Every profession has its in-jokes, and palaeontology is no exception. The convention of naming a newly described species in Latin offers a deliciously cryptic occasion to depart from its solemnities. Since this short article is peppered with forbidding names, it may be as well to explain that Whatcheeria refers to the town near its find spot, What Cheer, in Iowa; Casineria is dog Latin for ‘Cheese Bay’, where it was found; and Eldeceeon was named after the Livingston Development Corporation (LDC), which contributed to the purchase of the specimen. The fossil Pederpes finneyae was named after its finder Peder Aspen and its preparer Sarah Finney. Unfortunately there are no homely names for long extinct animals.
From a biblical standpoint, the transition from primarily aquatic to fully terrestrial animals is of particular interest, because the cataclysm that destroyed the Earth blotted out only terrestrial animals. Fish and other marine creatures could have evolved from larva-like forms, and amphibians could have evolved from fish (‘could have’ because nature is inherently wonderful, and the tadpole-to-frog cycle shows what the genetic code is capable of). Terrestrial animals, however, could not have survived the bombardment. Were it not for the construction of a protective ark that saved breeding pairs of every species, land environments could not have been re-stocked. Terrestrial species also underwent huge evolutionary change as they recolonised the earth, but their evolution did not begin in the sea.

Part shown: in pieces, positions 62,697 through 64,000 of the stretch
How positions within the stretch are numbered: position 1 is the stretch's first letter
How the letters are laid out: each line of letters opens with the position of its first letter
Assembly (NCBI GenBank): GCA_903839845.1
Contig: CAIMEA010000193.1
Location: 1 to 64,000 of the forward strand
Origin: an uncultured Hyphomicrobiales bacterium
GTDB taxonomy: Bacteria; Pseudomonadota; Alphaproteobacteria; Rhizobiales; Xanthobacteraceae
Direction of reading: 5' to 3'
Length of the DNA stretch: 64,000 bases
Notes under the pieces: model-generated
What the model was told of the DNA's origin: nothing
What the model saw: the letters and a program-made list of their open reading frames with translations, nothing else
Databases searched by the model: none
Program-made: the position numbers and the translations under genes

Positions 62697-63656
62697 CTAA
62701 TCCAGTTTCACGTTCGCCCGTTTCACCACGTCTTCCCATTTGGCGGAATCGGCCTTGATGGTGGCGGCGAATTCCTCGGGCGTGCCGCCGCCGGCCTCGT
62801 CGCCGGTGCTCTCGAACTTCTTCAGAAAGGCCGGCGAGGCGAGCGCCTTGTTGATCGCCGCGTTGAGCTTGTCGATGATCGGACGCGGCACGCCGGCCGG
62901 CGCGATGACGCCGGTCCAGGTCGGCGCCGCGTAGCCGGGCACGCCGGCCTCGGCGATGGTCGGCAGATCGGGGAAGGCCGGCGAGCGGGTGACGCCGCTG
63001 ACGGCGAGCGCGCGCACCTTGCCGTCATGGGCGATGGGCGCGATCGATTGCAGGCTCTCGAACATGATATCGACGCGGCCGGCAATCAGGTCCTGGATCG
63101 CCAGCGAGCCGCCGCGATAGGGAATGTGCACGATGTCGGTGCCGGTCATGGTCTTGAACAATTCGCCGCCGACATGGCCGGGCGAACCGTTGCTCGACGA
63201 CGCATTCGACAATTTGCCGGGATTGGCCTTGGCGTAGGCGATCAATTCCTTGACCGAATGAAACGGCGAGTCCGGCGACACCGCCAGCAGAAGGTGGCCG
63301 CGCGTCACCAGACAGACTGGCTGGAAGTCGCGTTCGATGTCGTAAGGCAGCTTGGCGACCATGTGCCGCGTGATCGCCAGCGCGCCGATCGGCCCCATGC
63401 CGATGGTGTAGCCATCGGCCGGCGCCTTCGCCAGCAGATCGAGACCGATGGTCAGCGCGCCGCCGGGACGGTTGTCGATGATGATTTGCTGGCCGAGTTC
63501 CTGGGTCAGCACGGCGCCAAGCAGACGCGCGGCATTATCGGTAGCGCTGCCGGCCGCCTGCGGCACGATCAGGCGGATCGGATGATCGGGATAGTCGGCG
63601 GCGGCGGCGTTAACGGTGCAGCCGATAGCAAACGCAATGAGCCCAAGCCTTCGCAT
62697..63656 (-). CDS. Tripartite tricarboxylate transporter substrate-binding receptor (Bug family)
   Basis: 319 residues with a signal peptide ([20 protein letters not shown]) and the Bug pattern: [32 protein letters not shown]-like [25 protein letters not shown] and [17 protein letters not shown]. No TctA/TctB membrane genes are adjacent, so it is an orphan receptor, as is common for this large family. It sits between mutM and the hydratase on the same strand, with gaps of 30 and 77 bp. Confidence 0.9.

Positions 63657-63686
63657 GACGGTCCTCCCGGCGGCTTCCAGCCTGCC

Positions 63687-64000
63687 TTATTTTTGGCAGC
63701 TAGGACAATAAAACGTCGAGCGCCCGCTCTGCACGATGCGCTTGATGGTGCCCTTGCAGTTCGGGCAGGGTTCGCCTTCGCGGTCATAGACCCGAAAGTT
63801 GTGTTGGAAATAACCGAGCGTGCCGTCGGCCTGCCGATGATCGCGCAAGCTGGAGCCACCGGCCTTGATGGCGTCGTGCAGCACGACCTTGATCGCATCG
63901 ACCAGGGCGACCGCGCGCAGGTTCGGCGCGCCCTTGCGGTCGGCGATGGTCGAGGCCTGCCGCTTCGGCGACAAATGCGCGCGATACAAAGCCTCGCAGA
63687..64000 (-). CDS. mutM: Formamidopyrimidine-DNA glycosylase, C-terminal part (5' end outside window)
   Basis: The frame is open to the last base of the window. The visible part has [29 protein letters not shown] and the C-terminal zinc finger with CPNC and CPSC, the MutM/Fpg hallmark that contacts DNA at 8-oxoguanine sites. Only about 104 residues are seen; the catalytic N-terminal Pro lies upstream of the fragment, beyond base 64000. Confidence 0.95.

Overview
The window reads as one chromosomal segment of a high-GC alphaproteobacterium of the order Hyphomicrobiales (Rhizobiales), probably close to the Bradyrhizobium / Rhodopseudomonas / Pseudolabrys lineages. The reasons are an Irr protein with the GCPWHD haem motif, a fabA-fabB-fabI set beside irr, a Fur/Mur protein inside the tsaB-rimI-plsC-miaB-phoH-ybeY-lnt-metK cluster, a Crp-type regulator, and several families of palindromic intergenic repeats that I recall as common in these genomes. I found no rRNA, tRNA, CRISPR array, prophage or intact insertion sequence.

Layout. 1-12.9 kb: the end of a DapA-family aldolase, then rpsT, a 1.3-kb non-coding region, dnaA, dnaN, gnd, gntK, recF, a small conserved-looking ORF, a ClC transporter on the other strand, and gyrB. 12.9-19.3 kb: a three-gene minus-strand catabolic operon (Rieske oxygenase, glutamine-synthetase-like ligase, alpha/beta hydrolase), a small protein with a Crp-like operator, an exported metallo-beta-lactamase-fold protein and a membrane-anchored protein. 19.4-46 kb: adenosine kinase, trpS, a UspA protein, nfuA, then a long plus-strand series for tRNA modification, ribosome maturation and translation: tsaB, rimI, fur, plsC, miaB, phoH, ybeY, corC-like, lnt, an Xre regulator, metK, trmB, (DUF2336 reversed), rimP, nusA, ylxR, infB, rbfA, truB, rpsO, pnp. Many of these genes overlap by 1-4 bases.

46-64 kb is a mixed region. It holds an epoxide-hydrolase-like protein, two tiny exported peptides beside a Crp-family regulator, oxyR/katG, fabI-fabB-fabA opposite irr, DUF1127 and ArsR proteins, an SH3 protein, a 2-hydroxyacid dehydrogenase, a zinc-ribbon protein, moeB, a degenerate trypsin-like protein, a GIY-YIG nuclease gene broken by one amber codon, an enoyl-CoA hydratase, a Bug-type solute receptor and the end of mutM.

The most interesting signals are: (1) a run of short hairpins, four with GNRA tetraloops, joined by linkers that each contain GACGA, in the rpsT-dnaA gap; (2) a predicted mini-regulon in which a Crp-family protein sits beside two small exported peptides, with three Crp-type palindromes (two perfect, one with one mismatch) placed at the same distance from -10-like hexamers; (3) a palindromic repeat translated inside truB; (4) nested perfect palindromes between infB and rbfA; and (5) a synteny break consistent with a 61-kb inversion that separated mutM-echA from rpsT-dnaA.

Thus the story of how ‘animals conquered the land’ divides into two parts, one a transition from fish to marine amphibian, the other a transition from amphibian to terrestrial amniote. While the first has been well publicised, the second remains befogged. Who has heard of Pederpes, the animal that according to Kutschera and Niklas, demonstrates the second transition? Dating to the earliest subdivision of the Carboniferous period, the Tournasian, the fossil occurs at just the right time: after the first aquatic tetrapods Acanthostega and Ichthyostega and before terrestrial tetrapods such as Casineria. Whereas the swimming tetrapods had polydactyl paddle-like feet that pointed back or to the side, the feet of Pederpes had five digits and pointed forward, consistent with locomotion on land. Why has more not been made of this creature?
Mainly because the scenario of progressive adaptation to life out of water has turned out to be rather problematic. The closest relative of Pederpes, Whatcheeria, is slightly more aquatic in form and seems to have inhabited lakes and swamps, but it is a later species, showing that amongst the whatcheeriids there was no trend of increasing terrestriality. Furthermore, there is evidence that whatcheeriids were contemporary with Acanthostega and Ichthyostega, in the late Devonian. If Pederpes were also to date back to the time of these amphibians, the case for interpreting it as an evolutionary intermediate would founder.